Electric vehicles (EVs) experience thermal loads from heat generated by the battery pack, motor, power electronics, brakes, and the cabin heating, ventilation, and air conditioning (HVAC) system. These thermal loads must be managed to varying degrees to ensure the critical vehicle systems are kept within their optimal operating temperature range.
The types of sensors used to measure temperature include contact and non-contact sensors. Contact sensors include thermocouples, negative temperature coefficient (NTC) thermistors, resistance temperature detectors, and optical fiber temperature sensors. Non-contact sensors include electrochemical impedance spectroscopy, Johnson noise thermography, and infrared thermography.
The battery thermal management system (BTMS) has the most complex thermal management challenge. A battery pack consists of thousands of individual cells, which may be loaded differently and generate different thermal loads. The electrochemical reactions can result in significant temperature gradients across any individual cell — meaning that internal temperature sensing can provide valuable information for the battery management system (BMS). Battery cells may incorporate embedded temperature sensors within the cell.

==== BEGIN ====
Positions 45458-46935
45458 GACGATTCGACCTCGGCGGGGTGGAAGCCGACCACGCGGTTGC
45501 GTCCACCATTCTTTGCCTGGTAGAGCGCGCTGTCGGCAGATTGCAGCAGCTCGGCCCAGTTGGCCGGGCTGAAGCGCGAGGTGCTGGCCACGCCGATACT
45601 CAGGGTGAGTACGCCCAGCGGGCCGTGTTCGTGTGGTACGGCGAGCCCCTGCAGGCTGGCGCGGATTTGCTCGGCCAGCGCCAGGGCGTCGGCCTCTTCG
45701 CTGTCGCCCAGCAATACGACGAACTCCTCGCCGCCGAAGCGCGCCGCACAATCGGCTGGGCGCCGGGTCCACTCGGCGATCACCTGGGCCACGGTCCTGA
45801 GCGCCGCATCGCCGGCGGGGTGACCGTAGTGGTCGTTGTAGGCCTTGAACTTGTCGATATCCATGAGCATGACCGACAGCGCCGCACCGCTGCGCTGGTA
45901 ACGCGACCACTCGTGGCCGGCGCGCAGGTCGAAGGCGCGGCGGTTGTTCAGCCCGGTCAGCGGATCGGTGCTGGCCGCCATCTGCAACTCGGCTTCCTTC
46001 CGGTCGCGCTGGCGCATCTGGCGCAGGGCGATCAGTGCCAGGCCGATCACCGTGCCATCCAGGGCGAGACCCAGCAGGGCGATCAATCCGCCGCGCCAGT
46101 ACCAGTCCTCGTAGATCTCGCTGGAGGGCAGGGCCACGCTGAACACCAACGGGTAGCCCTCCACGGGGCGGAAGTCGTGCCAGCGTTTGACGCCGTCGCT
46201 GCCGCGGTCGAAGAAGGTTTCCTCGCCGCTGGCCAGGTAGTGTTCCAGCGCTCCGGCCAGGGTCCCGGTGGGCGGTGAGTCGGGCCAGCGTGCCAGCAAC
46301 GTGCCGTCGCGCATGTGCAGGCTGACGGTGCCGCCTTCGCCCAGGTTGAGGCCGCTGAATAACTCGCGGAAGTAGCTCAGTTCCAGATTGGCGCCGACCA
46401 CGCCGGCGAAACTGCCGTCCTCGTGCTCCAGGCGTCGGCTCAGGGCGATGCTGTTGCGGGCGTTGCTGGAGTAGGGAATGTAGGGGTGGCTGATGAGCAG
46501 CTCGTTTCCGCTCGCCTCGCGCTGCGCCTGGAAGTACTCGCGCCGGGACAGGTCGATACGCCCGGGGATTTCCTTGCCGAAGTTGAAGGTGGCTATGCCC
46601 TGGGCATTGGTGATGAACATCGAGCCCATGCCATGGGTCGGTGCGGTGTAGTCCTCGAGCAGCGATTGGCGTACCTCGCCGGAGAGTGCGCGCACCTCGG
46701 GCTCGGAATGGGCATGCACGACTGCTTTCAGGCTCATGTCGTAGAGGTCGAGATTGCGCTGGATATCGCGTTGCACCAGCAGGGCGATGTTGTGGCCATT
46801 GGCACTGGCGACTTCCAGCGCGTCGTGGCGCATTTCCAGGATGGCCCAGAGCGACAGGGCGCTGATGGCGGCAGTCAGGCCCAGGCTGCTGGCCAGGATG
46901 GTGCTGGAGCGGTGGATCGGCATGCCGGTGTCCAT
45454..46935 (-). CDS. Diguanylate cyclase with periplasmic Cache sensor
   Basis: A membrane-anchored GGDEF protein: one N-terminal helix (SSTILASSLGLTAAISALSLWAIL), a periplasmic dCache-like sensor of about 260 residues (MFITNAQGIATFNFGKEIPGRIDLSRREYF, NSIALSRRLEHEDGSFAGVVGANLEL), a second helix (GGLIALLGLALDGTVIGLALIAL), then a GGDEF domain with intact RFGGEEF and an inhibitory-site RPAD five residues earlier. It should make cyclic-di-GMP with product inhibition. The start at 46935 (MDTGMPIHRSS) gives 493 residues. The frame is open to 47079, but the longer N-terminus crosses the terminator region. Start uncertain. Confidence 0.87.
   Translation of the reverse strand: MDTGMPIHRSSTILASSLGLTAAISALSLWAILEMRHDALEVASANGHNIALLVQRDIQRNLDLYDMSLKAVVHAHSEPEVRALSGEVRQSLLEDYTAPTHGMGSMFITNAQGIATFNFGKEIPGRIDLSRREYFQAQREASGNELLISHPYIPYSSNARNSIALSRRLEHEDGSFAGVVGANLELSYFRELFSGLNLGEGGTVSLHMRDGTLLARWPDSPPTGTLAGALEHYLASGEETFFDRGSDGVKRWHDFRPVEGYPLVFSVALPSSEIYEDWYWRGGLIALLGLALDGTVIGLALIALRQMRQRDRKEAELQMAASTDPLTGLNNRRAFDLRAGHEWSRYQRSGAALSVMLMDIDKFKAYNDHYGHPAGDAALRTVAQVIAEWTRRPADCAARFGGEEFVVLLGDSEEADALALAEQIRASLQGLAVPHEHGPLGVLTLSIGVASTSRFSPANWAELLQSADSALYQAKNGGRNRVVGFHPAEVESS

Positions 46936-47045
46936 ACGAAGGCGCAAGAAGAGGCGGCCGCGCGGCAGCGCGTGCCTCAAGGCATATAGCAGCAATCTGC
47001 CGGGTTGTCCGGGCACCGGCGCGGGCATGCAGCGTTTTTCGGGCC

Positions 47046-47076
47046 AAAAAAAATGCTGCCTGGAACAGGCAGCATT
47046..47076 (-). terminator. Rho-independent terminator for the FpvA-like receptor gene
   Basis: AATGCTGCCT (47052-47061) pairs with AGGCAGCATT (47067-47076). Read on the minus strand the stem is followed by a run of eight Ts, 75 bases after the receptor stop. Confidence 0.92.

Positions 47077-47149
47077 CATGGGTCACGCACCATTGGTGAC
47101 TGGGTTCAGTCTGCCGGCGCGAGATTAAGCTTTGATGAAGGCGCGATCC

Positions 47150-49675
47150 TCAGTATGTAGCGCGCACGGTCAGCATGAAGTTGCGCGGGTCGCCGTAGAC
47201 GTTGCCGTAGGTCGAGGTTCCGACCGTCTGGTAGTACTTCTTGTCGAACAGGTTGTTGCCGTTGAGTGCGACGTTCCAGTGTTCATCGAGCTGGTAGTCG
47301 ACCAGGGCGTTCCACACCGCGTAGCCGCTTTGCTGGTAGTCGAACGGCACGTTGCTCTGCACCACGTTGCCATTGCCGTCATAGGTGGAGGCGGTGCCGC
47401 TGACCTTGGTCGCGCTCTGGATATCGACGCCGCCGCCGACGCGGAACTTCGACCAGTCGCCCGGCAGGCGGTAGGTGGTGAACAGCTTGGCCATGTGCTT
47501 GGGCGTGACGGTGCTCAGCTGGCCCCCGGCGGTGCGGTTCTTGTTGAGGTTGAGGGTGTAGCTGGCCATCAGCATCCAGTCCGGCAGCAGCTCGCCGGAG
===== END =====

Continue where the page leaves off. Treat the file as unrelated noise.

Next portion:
A typical EV BTMS will mount the battery cells to a metallic plate, which acts as a heat sink for the batteries and a heat exchanger for a coolant fluid flowing over the other side of the metallic plate. The coolant fluid then dissipates heat using a radiator and fan, similar to those found on an internal combustion engine (ICE) vehicle. Such an arrangement allows coolant fluid to be circulated through the battery pack to maintain the required temperature.
A heating element can also be used so the fluid pre-heats the battery pack during cold-weather starts. Due to the greater cooling demand of an EV compared to an ICE vehicle, a smaller radiator can be used, which typically need not be located in direct airflow at the front of the vehicle. A liquid cooling system may be centralized so that the same coolant fluid and radiator dissipate heat from the battery pack, motor, and inverter.
Some EVs do away with a liquid cooling system, relying on air cooling instead. This means exposing metal fins on the underside of the metallic plate to airflow beneath the vehicle. Air cooling is cheaper, lighter, and easier to maintain. However, there are better ways to control battery temperature, as this leads to a less favorable trade-off between battery performance and lifespan.
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